At flow rates above 2000 cfs the ledge on river right forms a nice surfing wave, but it is shallow in spots. At these flow levels, the downstream edge of the slot creates a curler wave as shown below. Left of the curler wave is the main channel which is deep.
The next several hundred yards include 3 wing dams (upper, middle and lower) and several rock clusters that were installed as the contractor removed the construction access road in October 2004. These features were placed directly on the bedrock streambed and were not affixed in place. Some movement has occurred from the Winter 2004 floods, but the features offer a good place to practice basics. The upper features currently offer the best options and observations to date indicate that these features are better at flows below 1000 cfs and best at flows around 700 cfs.
The lower wing dam was designed to allow paddlers an eddy on river right to exit before the dam bypass (canal channel). The left arch of the Main Street bridge leads directly into the canal channel. The right side of this canal channel has been cleared of construction debris during past cleanup activities and should hold most of the flow. The left side of the canal channel has rock sporadically placed and will hold sufficient water at flow rates above 1000 cfs. A small ledge exists at the end of the canal channel on river left and forms one of the better surfing waves (the “D Wave”). Another smaller wave forms on the right at flows above 1100 cfs. As shown below, both waves are serviced by a large eddy on river left. It seems that these 2 features are good between 1000 and 1300 cfs, and best at 1150 cfs.
The island below the dam divides the main channel on the right from the old canal on the left. The upstream side of the island now collects a lot of wood. The left channel (old canal) will hold water at higher flow rates but contains strainers and is constricted. Stay right of the island below the dam bypass and don’t get pushed into the island.
It was determined that the large rock immediately below the dam bypass is a large piece of slag. Since there are no historic steel mills in the area, it is theorized to have come from one of the historic train wrecks in Kent. Therefore this rapid has been named “Train Wreck” since the slag boulder sits in the main flow and will upset a few paddlers. When the water is at the top of this slag or pouring over it, a deep hole is created.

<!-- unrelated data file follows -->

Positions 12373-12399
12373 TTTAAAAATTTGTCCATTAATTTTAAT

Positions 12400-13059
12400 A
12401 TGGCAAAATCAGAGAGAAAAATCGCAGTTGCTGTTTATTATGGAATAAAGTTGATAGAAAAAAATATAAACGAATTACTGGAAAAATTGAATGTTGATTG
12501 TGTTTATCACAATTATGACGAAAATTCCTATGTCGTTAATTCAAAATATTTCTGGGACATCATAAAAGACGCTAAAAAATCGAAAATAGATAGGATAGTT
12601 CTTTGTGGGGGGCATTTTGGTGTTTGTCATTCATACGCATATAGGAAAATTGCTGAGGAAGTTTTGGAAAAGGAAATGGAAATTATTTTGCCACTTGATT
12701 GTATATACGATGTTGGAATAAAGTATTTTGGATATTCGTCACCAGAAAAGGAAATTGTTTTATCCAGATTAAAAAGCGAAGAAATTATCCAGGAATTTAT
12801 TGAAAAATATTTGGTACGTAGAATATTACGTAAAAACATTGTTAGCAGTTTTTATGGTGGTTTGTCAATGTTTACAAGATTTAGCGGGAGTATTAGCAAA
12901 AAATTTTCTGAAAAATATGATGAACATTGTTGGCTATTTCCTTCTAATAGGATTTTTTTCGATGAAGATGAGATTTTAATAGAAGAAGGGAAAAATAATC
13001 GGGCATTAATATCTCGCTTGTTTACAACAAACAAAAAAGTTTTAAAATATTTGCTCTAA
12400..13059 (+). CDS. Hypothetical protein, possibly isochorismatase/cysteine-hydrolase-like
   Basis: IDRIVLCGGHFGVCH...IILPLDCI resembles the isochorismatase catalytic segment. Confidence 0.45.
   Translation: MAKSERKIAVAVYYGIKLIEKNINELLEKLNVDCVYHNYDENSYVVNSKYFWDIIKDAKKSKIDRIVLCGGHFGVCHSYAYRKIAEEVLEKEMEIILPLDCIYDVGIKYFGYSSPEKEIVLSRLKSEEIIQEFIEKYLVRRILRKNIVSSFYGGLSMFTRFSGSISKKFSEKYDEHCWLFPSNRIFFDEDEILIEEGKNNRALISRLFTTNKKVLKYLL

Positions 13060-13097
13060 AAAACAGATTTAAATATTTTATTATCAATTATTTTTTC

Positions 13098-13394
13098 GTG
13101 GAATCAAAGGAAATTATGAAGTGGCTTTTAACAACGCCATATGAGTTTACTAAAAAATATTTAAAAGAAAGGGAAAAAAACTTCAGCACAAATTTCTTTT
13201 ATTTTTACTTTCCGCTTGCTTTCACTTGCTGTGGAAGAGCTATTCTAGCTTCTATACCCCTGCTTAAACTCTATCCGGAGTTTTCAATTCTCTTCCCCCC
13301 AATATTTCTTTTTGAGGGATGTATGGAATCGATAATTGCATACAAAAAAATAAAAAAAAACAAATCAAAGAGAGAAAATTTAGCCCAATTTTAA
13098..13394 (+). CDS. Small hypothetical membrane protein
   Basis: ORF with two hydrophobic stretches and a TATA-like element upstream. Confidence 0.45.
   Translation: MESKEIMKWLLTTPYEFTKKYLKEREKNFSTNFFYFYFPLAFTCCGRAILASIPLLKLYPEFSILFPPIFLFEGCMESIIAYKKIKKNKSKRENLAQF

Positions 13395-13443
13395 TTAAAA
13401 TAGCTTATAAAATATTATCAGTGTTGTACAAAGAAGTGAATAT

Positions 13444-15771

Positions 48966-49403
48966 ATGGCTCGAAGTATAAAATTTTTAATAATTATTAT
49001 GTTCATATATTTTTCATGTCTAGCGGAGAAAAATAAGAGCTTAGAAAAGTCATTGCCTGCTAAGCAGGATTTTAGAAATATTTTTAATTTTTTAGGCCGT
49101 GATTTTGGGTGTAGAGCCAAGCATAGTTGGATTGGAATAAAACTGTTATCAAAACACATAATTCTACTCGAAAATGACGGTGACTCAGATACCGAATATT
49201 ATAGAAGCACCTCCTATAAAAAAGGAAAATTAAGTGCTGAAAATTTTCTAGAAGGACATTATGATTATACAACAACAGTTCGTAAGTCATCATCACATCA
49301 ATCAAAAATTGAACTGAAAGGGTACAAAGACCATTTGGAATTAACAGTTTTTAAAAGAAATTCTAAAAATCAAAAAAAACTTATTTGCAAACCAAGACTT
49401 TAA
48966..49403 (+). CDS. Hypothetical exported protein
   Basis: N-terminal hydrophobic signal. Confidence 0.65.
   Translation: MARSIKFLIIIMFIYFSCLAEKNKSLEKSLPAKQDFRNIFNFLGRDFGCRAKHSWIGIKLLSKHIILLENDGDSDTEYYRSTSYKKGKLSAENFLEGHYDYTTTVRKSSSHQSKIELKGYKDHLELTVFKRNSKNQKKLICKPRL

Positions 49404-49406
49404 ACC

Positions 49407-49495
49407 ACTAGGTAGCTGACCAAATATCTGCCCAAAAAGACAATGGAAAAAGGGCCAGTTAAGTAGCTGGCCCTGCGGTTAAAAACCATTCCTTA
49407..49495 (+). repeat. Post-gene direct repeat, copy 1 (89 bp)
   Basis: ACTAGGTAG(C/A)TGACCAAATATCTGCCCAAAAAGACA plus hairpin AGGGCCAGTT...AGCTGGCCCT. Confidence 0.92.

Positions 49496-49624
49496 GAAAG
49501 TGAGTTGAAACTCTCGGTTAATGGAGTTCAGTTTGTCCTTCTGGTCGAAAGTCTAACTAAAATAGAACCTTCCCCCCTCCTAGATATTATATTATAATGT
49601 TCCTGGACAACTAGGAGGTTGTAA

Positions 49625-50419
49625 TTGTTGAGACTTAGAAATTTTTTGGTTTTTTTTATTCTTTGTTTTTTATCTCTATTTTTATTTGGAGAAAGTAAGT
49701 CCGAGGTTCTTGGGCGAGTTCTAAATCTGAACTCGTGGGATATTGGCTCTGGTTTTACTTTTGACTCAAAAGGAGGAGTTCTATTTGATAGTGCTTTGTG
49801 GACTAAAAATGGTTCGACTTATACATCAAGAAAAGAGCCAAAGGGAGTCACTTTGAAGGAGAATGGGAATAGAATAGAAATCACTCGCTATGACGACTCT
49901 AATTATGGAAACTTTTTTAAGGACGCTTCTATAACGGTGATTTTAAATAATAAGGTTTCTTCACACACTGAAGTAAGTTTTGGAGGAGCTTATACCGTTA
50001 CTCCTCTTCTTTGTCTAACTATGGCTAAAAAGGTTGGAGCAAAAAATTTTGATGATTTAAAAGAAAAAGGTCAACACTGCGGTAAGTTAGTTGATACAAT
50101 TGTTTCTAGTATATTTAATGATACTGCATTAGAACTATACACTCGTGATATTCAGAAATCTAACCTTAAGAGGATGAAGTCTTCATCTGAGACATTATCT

After Train Wreck and below the stairs on river right, the smooth bedrock streambed creates several nice waves at flows above 1200 cfs. The last rapid is formed by a small ledge and at flows above 2000 cfs it creates river wide v-shaped feature. This is the best feature in the lower section when the river is high and these waves reached 4 feet during the May 2004 floods.
Since a fair amount of flow is now going left of the island, this spot needs more flow than before the dam bypass project was initiated.
Under the Route 59 bridge, the river divides around another small island. The rocks at the entrance to the right channel will catch some wood, so scout before you paddle. Once you commit to the right channel the large log jam at the front of the island will prevent you from going into the left channel. Remnants of an old mill wall constrict flow and create a nice spot to practice Z turns and ferries. The former hole below Stow Street bridge has been filled in with gravel. The takeout is at the wooden observation deck on river right. So hike back up and run it again!
Due to high visibility and lack of designated changing areas, discretion is required. A wide variety of food and drink is located along Franklin Ave. (river left) and within walking distance. The City of Kent is making an effort to promote this new recreational opportunity and your assistance is appreciated. Contact the City Manager and let him know how additional features would be used by the paddlers, and a benefit to the community and local economy.